Kansas City Zoo Photo Club Meeting Minutes

October 21, 2002

Dan Paulsen called the meeting to order around 7:10 p.m.

Dan said we have two guests tonight and asked them to introduce themselves.  Christy Lonergan said she is dabbling in photography and loves photographing animals.  She found our Web site on the Internet and was interested.  Barbara Thurnall said she is a friend of Christy’s who enjoys the zoo and was clued in about the club from Christy.  Welcome!  Dan explained our policy with respect to guests and invited the two to check the club out with a couple more visits.

Dan said our presentation tonight is by Bob Nederman, Chris’ husband.  His talk will be on astronomy and photography.  But first Dan asked if there was any new business.

Marie Bohndorf explained that the zoo photo club will have a display at the Wyandotte West Library from December 2 to 30.  She asked that we bring photographs for the display to the next meeting if we want to show something, because they want all photos by the end of November.  We need about 30 pictures, and they prefer that the subjects be from our zoo.

The library also will give a two-hour reception for the exhibit and we need to discuss when to have it.  It was suggested that the reception would be on Saturday, December 7, from 2 to 4 p.m.  Tracy Goodrich moved and Libby McCord seconded that the reception be at that time.  The motion passed unanimously.

The requirements for the photos will be that they be matted and framed photos from our zoo, with a wire hanger on the back.  If you want to sell the picture, include a price.  The library has a big display area with spotlights.  Pictures of the display area are on the Web site:  www.kckpl.lib.ks.us.

Wyandotte West Library is open from 9 to 9 Monday through Thursday, 9 to 5 Friday and Saturday, and 1 to 5 on Sunday.  It is at 1737 North 82nd Street in Kansas City, Kansas.  Marie said her prints are on display there through the 30th of November.

You can deliver your prints to Sarah Bohndorf at the library or to Marie at the next meeting.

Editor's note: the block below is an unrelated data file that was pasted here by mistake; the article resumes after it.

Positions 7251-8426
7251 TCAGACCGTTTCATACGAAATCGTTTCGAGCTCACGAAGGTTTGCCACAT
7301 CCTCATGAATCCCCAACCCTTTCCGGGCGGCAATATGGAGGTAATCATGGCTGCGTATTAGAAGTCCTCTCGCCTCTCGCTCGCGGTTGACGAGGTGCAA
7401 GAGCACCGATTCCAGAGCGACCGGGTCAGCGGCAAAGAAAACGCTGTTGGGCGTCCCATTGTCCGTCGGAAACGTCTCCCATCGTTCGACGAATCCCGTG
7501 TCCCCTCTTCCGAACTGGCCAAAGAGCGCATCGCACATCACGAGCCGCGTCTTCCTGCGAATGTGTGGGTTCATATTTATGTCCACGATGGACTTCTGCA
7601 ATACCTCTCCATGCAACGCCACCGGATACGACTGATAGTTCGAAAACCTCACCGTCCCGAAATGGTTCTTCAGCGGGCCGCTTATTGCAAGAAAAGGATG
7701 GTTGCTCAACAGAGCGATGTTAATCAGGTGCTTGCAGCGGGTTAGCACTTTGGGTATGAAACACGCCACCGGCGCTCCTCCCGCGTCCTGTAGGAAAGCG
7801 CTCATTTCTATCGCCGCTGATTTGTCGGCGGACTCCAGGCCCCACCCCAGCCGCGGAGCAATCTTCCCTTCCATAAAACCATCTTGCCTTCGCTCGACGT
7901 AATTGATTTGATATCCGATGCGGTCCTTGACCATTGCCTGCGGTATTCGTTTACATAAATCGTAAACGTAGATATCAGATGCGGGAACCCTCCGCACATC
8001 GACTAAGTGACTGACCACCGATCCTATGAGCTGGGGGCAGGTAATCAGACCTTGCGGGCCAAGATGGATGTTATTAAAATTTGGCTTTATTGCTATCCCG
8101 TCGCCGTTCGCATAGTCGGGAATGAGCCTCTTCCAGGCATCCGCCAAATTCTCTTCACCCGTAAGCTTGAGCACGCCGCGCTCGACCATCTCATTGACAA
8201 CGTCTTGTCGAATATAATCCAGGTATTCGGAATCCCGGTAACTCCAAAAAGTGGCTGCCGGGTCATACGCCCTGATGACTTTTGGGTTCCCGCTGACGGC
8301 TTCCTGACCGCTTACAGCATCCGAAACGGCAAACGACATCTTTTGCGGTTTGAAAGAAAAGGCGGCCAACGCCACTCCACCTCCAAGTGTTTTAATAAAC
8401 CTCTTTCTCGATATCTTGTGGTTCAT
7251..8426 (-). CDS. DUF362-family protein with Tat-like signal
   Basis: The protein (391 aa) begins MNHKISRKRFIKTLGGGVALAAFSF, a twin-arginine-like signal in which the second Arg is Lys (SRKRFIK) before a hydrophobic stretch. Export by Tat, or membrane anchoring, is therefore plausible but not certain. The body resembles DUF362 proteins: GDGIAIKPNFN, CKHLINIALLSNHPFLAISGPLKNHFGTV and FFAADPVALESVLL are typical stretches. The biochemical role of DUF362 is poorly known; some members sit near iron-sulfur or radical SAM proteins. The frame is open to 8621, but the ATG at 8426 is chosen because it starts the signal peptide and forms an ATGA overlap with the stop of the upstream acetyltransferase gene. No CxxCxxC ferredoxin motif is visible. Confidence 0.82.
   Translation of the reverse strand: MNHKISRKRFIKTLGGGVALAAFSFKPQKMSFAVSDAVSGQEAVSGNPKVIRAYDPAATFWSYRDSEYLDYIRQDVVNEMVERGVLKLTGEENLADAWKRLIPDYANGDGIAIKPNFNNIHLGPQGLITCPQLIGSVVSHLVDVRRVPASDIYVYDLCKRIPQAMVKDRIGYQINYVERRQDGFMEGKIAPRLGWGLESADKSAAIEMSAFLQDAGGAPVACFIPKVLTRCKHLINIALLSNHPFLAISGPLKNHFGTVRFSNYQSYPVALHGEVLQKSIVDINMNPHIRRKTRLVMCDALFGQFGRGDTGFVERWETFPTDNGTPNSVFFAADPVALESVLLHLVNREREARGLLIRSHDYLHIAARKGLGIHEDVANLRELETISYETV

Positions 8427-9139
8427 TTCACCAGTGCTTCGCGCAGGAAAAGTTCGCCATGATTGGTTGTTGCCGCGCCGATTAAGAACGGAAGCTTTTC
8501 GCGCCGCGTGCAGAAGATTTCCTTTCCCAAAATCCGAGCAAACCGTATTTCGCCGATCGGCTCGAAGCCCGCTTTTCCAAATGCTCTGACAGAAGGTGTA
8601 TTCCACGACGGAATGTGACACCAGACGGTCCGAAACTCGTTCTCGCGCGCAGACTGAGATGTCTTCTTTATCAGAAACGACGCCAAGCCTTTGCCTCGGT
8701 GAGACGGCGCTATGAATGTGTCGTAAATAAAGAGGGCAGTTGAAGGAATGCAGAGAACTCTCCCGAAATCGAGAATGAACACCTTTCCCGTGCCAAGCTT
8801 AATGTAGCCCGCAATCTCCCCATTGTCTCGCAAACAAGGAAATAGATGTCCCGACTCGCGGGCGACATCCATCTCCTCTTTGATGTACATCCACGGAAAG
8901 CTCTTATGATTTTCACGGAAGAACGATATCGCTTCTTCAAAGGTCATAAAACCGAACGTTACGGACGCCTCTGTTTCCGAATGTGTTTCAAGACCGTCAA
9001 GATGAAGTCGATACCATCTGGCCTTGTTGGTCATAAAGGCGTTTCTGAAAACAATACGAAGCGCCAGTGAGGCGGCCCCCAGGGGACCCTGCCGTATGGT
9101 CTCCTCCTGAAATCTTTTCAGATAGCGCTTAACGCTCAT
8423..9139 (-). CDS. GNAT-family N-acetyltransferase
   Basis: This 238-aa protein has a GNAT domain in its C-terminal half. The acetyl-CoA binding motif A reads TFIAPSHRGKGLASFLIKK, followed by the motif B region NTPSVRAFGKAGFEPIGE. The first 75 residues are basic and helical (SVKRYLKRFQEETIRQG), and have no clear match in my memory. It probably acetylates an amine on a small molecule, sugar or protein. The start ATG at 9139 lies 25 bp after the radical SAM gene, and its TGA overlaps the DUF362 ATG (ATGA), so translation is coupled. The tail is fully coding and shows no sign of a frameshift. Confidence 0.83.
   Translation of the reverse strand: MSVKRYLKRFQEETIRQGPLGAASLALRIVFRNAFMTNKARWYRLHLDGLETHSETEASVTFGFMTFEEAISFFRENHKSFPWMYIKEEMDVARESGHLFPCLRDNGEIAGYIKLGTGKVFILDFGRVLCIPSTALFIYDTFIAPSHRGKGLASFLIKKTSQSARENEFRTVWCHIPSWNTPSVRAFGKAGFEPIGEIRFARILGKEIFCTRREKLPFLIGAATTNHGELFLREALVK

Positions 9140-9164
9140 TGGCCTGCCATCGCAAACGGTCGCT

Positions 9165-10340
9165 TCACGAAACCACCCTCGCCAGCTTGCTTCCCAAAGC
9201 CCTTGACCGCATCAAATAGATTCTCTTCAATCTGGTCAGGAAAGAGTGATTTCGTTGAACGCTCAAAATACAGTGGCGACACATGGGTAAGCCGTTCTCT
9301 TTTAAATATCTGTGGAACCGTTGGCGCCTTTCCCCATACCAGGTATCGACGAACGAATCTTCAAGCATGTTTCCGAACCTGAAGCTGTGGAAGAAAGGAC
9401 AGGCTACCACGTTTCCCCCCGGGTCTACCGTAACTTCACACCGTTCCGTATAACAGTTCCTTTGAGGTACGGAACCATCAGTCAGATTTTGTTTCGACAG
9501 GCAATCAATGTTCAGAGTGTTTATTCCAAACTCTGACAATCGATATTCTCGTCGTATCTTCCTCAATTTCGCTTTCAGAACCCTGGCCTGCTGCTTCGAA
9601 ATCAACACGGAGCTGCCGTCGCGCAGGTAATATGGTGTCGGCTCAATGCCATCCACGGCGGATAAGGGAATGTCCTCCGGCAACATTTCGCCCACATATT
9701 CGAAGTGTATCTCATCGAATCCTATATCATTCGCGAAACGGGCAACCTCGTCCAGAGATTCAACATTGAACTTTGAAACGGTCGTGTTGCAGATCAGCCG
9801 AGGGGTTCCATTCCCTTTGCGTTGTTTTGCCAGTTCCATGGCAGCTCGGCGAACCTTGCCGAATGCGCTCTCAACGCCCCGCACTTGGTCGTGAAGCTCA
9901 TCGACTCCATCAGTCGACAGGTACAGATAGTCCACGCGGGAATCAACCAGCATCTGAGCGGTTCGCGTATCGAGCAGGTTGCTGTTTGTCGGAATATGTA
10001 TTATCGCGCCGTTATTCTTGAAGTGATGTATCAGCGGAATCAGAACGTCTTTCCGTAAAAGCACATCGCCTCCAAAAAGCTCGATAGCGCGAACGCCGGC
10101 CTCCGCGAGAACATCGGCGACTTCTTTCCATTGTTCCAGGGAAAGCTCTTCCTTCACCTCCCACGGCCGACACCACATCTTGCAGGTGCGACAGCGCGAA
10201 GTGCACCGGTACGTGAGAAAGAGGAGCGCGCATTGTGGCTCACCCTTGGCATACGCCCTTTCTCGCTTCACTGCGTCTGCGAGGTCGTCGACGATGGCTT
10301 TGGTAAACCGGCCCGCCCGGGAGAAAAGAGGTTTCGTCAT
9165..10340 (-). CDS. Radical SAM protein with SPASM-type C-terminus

Marie gave directions to the library:  from I-70, take the 78th Street exit.  Turn right (North); go to State.  Turn left.  Go to 82nd and turn right.  Or if you are coming from I-435, take the Parallel East exit and go to 82nd, and then turn left.

Marie said there is some film left over from the photo shoot we had at the zoo recently.

Dan pointed out to the group that the Great Plains Nature Photographers semiannual meeting is coming up.  It will be here in Kansas City on the Saturday before Thanksgiving.  It is well worth the $15 fee to attend.  It will be at the Missouri Department of Conservation Discovery Center.  Carol Mitchell asked if they needed any help setting up for the event, since she lives nearby.  She was told to contact Linda Williams if she wanted to volunteer; the Northland Camera Club is helping with GPNP this year.  GPNP has a Web site at http://groups.msn.com, if you want more information.

Tracy Goodrich said that a friend she works with is putting together some “mosaic pictures” as gifts for his family for Christmas.  These involve using hundreds of small pictures in various color schemes to create a large picture.  He is taking portraits of his family and re-creating them with the small images.  He needs as many good-quality nature-type pictures of flowers, scenery, animals, etc. as he can get for this project.  Tracy promised him she would make a pitch for him at the club.  She said she understood that there might be concerns about giving out copies of your material from a copyright standpoint, but she felt confident that her friend didn’t intend to do anything with these pictures other than what she has described.  He has searched Web sites and found hundreds of images, but needs hundreds or thousands more.  If you care to donate some copies of images, bring them on a CD to the next meeting and she will get them to her friend.  [Note:  Or you can e-mail them to me at tgoodrich1@kc.rr.com.  Thanks!]

Carol asked if people had trouble opening the latest newsletter.  Marie and Dan said theirs was okay.  Others said they could open one document but the other was encrypted.  This was Barbara Chase’ first time putting out the newsletter online and she’s still working out the bugs!  We do need pictures for the newsletter!  These also could be put on the Web site.

Someone asked about the Web site – what is the status?  Jim Rendina said it was updated in July but nothing more has been done.  Jim and Stuart Riley were going to work on it but haven’t done that yet, and Malinda Welte is busy with her new baby.  Stephen Brewer said maintaining the site is simple to do – and he was “volunteered” for the project!

Steve also asked about the possibility that the zoo could cover FOTZ memberships for members of the camera club.  He had to pay to get in to shoot some pictures recently and thought it would be nice if that was one of the benefits of membership.  Dan said he would check on this, and Marie offered to check with Ollie in the zoo education department about it.

It was asked whether the zoo wants slides or digital images?  It they took digital, we could make duplicates before giving the images to the zoo.  The education department in the past has wanted slides for training, but they have at least one notebook PC now.  Dan said he could check further into this.